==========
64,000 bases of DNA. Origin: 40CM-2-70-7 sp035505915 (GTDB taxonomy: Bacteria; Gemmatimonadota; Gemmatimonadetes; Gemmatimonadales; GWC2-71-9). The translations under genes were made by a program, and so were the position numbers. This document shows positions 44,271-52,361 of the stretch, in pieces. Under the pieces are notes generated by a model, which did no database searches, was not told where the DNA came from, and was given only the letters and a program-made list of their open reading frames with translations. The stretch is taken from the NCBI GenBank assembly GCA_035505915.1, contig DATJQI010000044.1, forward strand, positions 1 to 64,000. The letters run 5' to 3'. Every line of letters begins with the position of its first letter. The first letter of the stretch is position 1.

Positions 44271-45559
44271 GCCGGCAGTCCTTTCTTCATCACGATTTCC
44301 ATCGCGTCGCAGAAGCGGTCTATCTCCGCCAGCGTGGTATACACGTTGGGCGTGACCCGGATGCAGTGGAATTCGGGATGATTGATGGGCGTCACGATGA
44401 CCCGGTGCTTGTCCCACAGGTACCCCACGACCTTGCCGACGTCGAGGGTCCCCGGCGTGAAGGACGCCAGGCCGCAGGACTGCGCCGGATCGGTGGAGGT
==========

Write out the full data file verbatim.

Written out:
64,000 bases of DNA. Origin: 40CM-2-70-7 sp035505915 (GTDB taxonomy: Bacteria; Gemmatimonadota; Gemmatimonadetes; Gemmatimonadales; GWC2-71-9). The translations under genes were made by a program, and so were the position numbers. This document shows positions 44,271-52,361 of the stretch, in pieces. Under the pieces are notes generated by a model, which did no database searches, was not told where the DNA came from, and was given only the letters and a program-made list of their open reading frames with translations. The stretch is taken from the NCBI GenBank assembly GCA_035505915.1, contig DATJQI010000044.1, forward strand, positions 1 to 64,000. The letters run 5' to 3'. Every line of letters begins with the position of its first letter. The first letter of the stretch is position 1.

Positions 44271-45559
44271 GCCGGCAGTCCTTTCTTCATCACGATTTCC
44301 ATCGCGTCGCAGAAGCGGTCTATCTCCGCCAGCGTGGTATACACGTTGGGCGTGACCCGGATGCAGTGGAATTCGGGATGATTGATGGGCGTCACGATGA
44401 CCCGGTGCTTGTCCCACAGGTACCCCACGACCTTGCCGACGTCGAGGGTCCCCGGCGTGAAGGACGCCAGGCCGCAGGACTGCGCCGGATCGGTGGAGGT